Most of our fellow citizens think that there is something sacred about markets, an idea that is impossible to take seriously. There are no markets without regulations, and there never have been. Why is this so hard to see? One reason is that people stare at the market and don’t see the rules, just like the optical illusions in the graphics. Rules set the framework for markets, but once the rules are in place, the market emerges as the dominant figure.
With markets, the constant din of anti-government propaganda from the conservatives serving the business class has dulled the perception of most Americans to the point that they are unable to break through the perceptual barriers. Consequently, they can only see one of the two possibilities. It’s nearly impossible to explain to people how to see alternate perceptions of these optical illusions. Only careful looking without preconceptions makes it possible. I include the Hag/Girl as an illustration of this: it is very difficult for me to see the two images.
The difference between the elites and the rest of us is that the elites fully grasp the importance of the rules, and spend vast amounts of money asserting control over the rule-making procedures that create and govern these “free” markets. One example is the rules governing the Chicago Board of Trade, the huge commodity exchange. Bruce Harcourt describes these rules in The Illusion of Free Markets; he shows that the commodities market only exists because of the rules that define it. The speculators who created it had difficulty knocking out their competition, so they turned to the government to get legislative effectively backing for their sole control.
The same thing happened in the Securities Exchange Act of 1934. This law, widely perceived as a brilliant reform of a collusive and corrupt market, has at its heart self-regulatory mechanisms. For example, brokers regulate themselves through FINRA, the successor to the NASD. It has the power to regulate stock brokers and sellers, and it established the system of arbitration for complaints by investors. If you think you got cheated by a broker, your recourse is to go to arbitration in front of a panel created by the industry that cheated you. For decades, the panels for investors were made up of one industry and two non-industry panelists. Would you like to guess who makes up the non-industry panelists? Lawyers and accountants who work for the industry? Good answer. I was once on the list of non-industry panelists, as a former Securities Commissioner, but I was only chosen one time, and then disappeared from the lists. Recently, FINRA decided that panels for investor complaints would be all non-industry. Do you think that will make a difference in outcomes, because I don’t.
One of Harcourt’s central points is that rules have distributional impact. If you make a rule that you get to pick the people who can serve on an arbitration panel, you improve your chances of winning the arbitration. If stockbrokers make the rules governing the order in which stock purchase and sale orders are executed, you have to assume that those rules will make money for stockbrokers. If stockbrokers make a rule allowing them to put their computers adjacent to the computers that run an electronic market, they create the possibility for those firms to make money instead of investors. The rules create winners and losers.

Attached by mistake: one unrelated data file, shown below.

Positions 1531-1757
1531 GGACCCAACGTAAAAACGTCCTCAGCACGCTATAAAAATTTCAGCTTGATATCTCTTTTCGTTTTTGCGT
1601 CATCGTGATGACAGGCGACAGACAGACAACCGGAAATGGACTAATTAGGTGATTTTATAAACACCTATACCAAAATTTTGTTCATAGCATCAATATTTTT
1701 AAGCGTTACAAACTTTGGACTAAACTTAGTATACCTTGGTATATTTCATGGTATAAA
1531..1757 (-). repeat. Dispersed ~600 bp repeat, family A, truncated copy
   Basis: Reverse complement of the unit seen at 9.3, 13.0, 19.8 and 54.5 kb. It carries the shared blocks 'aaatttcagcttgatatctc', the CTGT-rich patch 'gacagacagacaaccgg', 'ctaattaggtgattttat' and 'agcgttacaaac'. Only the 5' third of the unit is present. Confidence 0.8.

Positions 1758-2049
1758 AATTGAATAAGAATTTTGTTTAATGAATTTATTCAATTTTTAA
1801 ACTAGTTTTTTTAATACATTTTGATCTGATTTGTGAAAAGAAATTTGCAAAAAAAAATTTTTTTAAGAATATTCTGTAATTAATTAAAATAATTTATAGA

And that is the battle cry of most people: they reflexively holler NO if you ask them if they want the government picking winners and losers. Instead, they prefer to let cabals of Wall Streeters pick winners and losers, and don’t even understand that that is what happened. As the saying goes, if you look around the poker table and don’t see the mark, it’s you.
Whenever the marks start complaining, the elites gather together to “solve” the problem, with a set of rules. Guess who goes to the meetings. Here’s a good example: payday lenders. The pretend regulators at the Federal Reserve have noticed that their banks support the filthy payday loan industry, and are thinking about what should be done, probably because they are afraid that the Consumer Financial Protection Board will embarrass them and their bank clients. American Banker printed a column by former FDIC Chair William Isaac, described as “a former chairman of the Federal Deposit Insurance Corp., … the global head of financial institutions for FTI Consulting, which has worked for payday lenders, and the chairman of Fifth Third Bancorp.” Isaac is terribly concerned about the people who desperately need to pay usurious interest for credit, who he describes as the “underbanked”. So are the commenters. He worries that the federal government will choke off this crucial means of borrowing money. He whines that
All of this is happening by regulatory fiat against activity that’s clearly legal under federal and state laws without any involvement from the legislative branch of government and without explanation of the end game. How will consumers access much needed short-term credit? What are the rules and who will determine them?
Isaac has a solution:
A more responsible course is to encourage reputable bank and nonbank institutions to develop and offer quality services on the best terms possible, coupled with counseling for customers on how to better handle their finances and graduate to less costly, longer-term solutions.
Self-regulation! The same thing we are doing now. I will promise you that not a single person who has ever had a payday loan will be consulted, let alone participate in whatever that gibberish intends. We wouldn’t want the marks to make the rules, now would we?